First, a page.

Every pontoon owner out there has probably wondered about the possibility of upgrading to a tritoon sometime in the future. And there’s nothing wrong with that – except the fact that tritoons cost at least twice as much as their two-tube counterparts. Granted, they are worth every penny, as they top pontoons in both horsepower and stability. However, you might want to analyze the options very well before putting your hard-earned money down. So, what are the differences between pontoons and tritoons and why should you (or shouldn’t you) upgrade to the latter?
In case you don’t have the basics down yet, a tritoon is a three-hull boat. In other words, it’s a pontoon with one extra tube going across the center, between the other two. Grace to that third tube, tritoons offer a lot more stability and allow the boat to develop higher speeds.
Generally speaking, a tritoon is a better version of the pontoon from any point of view – it is more stable, it can handle rough waters way better, it is a better fit for saltwater sailing, and it allows for much greater horsepower. The only disadvantage of a tritoon is the price. While a brand-new pontoon costs roughly $20,000 (but you can find better deals if you get yours second-hand), a tritoon starts at $35,000. With all the tweaks and accessories you will need for a new boat, a tritoon can very well surpass 2x the price of a two-hull boat.
All that being said, should YOU think of switching from a two-hull boat to a three-hull one? The answer is it depends on what you plan on doing with that new boat. If you enjoy spending sunny weekends on the deck with your friends while cracking open a few cold ones, a pontoon has everything you need. If you enjoy a good fishing session, or you plan on taking your boat out on the river where there’s a higher risk of encountering rough waters, you might want to look into getting a tritoon. However, a stable pontoon (at least 25″ wide tubes) with high horsepower should do just as well if you don’t want to spend the extra money. If you’re planning on taking your boat out in the bay or even in the open sea, or you’re looking for something that can develop thrilling speeds, it’s probably best to splurge on a tritoon. Tritoons are much better for pulling towables and skiers too, so you might want to consider that your family and guests like getting in the water for more than just a casual swim.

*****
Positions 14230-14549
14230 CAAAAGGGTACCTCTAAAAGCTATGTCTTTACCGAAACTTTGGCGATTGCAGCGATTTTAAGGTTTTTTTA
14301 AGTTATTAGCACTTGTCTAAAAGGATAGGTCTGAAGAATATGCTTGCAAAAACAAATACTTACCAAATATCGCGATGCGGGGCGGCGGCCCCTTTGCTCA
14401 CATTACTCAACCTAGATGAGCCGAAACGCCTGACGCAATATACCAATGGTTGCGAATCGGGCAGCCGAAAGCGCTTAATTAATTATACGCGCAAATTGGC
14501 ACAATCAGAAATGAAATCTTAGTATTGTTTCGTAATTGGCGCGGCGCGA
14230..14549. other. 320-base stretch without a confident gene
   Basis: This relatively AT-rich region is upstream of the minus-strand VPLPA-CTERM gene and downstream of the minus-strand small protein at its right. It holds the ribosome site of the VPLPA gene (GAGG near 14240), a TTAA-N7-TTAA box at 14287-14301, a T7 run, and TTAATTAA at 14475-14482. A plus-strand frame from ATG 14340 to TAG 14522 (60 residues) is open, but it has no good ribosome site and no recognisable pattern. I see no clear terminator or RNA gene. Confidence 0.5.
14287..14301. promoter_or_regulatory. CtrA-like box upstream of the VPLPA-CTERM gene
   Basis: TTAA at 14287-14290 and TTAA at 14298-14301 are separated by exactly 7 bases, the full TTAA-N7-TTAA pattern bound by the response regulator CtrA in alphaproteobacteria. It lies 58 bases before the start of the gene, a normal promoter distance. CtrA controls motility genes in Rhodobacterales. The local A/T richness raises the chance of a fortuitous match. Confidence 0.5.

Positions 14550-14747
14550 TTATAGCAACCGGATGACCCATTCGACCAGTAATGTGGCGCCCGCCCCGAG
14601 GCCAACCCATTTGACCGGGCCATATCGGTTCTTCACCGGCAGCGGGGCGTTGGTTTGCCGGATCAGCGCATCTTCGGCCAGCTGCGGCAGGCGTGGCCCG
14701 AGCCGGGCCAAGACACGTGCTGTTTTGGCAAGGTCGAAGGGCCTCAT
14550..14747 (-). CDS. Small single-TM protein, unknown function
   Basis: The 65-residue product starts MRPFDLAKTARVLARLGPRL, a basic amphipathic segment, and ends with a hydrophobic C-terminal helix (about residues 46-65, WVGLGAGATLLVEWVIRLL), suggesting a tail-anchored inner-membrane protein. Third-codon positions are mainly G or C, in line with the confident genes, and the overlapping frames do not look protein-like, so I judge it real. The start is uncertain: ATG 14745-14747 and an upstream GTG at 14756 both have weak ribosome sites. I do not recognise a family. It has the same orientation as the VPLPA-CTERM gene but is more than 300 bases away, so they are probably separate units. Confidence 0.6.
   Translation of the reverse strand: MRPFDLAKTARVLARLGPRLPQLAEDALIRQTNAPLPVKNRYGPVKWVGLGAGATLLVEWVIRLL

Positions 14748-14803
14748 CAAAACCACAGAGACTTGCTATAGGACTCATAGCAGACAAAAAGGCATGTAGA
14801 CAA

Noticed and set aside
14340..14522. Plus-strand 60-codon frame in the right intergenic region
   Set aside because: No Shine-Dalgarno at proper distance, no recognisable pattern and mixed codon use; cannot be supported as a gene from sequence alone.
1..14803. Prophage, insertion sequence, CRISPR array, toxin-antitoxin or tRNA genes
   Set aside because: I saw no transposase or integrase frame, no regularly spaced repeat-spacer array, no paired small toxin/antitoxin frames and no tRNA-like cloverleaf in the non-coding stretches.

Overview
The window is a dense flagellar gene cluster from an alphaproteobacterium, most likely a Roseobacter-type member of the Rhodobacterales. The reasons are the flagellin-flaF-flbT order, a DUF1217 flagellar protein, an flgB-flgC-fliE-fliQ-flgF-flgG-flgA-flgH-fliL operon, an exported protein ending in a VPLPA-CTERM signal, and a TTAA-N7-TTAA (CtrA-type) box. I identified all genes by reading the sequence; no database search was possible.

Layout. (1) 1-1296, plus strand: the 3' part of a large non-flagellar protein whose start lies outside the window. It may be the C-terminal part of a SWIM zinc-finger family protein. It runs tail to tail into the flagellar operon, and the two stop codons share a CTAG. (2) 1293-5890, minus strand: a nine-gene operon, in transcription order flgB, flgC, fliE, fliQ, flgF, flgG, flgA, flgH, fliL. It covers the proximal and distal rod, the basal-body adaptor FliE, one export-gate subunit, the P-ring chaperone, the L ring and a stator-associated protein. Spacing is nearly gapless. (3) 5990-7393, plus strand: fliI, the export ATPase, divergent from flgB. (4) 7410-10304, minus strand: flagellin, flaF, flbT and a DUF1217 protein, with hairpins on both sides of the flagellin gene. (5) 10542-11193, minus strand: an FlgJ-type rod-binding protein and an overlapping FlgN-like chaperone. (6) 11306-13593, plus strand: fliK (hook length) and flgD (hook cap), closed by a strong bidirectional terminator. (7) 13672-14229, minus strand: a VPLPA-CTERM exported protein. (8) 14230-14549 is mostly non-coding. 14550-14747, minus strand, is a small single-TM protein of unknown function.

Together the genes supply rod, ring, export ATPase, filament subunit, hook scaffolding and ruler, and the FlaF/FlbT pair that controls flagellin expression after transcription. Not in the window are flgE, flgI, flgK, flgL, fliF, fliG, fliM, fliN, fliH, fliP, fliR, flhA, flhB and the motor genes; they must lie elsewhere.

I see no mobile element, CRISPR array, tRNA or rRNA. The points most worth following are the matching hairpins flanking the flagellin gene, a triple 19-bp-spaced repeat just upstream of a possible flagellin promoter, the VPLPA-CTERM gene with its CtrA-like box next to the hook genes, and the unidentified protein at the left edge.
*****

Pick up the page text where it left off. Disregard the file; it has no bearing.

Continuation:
The bottom line here is that, while tritoons are definitely better than pontoons in most aspects, not every pontoon owner needs to upgrade to a tritoon. It all boils down to the way you use your boat, what kind of waters you’re usually sailing in, and your preferences in terms of speed and stability.